Nicola Sturgeon urges SNP to win Scottish majority in general election
I bet all the other party leaders will copy her brilliant strategy. Thieves.
There has never for one moment been any doubt in my mind that Scotland will vote to leave. ... I never trusted the opinion polls that showed that No would win, and I don't trust the latest polls that show that Yes will win, despite their happening to be right by sheer luck. Obviously Scotland will vote to be an independent country.
Some of you may remember the 1992 general election. I do. ... What was interesting about it was the stark difference between the predicted result and the actual result. I mean, yeah, sure, predictions are often a bit wrong. But in 1992, they were staggeringly wrong.
Course, if I'm wrong, this post is going to look as embarrassing as that celebratory Labour footage.
The Yes team knew that 16.7% of the Scottish electorate was willing to vote Conservative at the last General Election. What they perhaps hadn’t considered was the fact that these people consistently voted Conservative in the full knowledge that, in a 'first-past-the-post' system, they had absolutely no chance of winning. That’s quite a significant statement to make, one that should perhaps have made the Yes team consider the possibility that even more people might have voted Conservative if they felt they had a chance of getting representation. And what the Yes team didn’t know they didn’t know was just how many of those newly-registered referendum voters might naturally be inclined to take a conservative (small c) option on such a contentious issue as the break-up of the United Kingdom.
At the last general election, as the only explicitly separatist party, [the SNP] got 19.9% of the popular vote. The combined vote of the unionist parties was around 78%, so Scotland can hardly claim to have been clamouring for independence. At the most recent Scottish parliamentary elections in 2011, the victorious SNP actually gathered fewer votes in Scotland than Margaret Thatcher’s hated Conservatives got in the 1979 general election. Look it up if you don’t believe me.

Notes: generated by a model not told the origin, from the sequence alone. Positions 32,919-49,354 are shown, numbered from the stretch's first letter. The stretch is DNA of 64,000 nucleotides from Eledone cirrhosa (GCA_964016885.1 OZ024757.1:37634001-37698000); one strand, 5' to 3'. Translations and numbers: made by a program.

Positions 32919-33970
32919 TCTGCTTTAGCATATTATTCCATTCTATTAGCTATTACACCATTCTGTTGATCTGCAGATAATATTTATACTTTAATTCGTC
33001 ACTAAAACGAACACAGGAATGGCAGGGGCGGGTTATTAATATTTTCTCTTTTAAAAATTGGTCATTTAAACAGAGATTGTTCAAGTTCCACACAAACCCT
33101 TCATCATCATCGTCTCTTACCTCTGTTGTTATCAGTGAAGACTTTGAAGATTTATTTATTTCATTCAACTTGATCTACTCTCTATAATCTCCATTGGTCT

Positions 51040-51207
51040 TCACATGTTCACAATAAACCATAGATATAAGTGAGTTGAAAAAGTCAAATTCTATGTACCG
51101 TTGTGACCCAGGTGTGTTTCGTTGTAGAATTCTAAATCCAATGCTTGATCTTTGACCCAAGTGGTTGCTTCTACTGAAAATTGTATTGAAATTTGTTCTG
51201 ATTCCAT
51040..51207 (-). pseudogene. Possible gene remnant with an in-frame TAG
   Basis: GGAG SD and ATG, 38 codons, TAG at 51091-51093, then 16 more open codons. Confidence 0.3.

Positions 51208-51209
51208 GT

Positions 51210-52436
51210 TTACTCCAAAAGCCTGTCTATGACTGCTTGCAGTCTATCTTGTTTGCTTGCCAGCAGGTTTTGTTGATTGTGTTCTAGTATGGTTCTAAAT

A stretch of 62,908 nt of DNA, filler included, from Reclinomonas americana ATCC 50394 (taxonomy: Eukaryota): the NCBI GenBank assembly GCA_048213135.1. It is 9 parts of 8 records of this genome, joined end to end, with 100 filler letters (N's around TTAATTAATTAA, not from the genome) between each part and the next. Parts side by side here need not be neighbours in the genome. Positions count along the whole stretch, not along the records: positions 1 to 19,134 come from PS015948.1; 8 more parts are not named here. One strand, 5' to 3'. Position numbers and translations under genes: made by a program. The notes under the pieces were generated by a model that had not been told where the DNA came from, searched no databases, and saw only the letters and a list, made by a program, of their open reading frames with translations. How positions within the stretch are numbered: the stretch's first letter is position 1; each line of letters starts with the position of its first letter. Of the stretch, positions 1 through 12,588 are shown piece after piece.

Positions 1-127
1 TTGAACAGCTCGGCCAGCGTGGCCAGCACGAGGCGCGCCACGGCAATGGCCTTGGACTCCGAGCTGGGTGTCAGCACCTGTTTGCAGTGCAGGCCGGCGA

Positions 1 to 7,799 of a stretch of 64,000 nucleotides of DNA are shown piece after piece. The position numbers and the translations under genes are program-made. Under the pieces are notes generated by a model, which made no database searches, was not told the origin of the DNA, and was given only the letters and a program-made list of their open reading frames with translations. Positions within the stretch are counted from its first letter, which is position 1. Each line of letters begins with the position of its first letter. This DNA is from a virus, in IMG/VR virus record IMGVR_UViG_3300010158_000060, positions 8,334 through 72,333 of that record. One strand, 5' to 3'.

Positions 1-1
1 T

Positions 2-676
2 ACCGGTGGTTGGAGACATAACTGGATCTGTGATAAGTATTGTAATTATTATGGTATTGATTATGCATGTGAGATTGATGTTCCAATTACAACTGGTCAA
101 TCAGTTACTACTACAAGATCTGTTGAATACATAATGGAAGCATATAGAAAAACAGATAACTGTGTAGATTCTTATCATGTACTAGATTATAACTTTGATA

The way this ‘democratic deficit’ argument is presented, you’d think that Scotland has had to endure decades under the jackboot Reich of hard line, right-wing Tory administrations, but that’s far from being the truth. Since the end of the second world war, general elections in the UK have produced 35 years of Tory rule and 30 years of Labour rule, plus 4 years under the present coalition government. In democratic terms, that seems like a fairly reasonable split between what -on paper, at least- are opposing political ideologies. And if the vast majority of Scots invariably vote for unionist parties, what gives us any more right than the residents of Yorkshire, Cornwall or Suffolk to feel aggrieved by the vicissitudes of the electoral process?
When people say, in the context of this independence referendum, that there is a 'democratic deficit', I think what they mean is: “We don't want a Tory government.” There is nothing wrong with thinking or saying that, but to break up a successful political union just because the odd election doesn't go your way seems like rather a selfish impulse.
I don’t recognise the caricature of England (and it is usually England, not the rest of the UK) offered by Yes supporters. They see a heartless, rapacious, profiteering “neoliberal” dystopia; I see a relaxed, liberal, ambitious, open-minded, multi-racial, modern country.
They see the rise of UKIP and are frightened by it; I see UKIP as a bug not a feature because the feature is the manner in which the UK is open to the world and, actually, quite happy about that thank you very much. A UK which, despite its difficulties, has managed the transition from a white country to a multi-racial polity with, in general, commendable ease. They see a broken, sclerotic, unreformable Britain; I see a cosmopolitan country that’s a desirable destination for millions of people around the world.
The Scottish people are being invited to decide whether their cradle-to-grave welfare state will be more flush as a semi-devolved entity dependent on subventions from Westminster or as a reborn Kingdom of Scotland dependent on subventions from the European Union.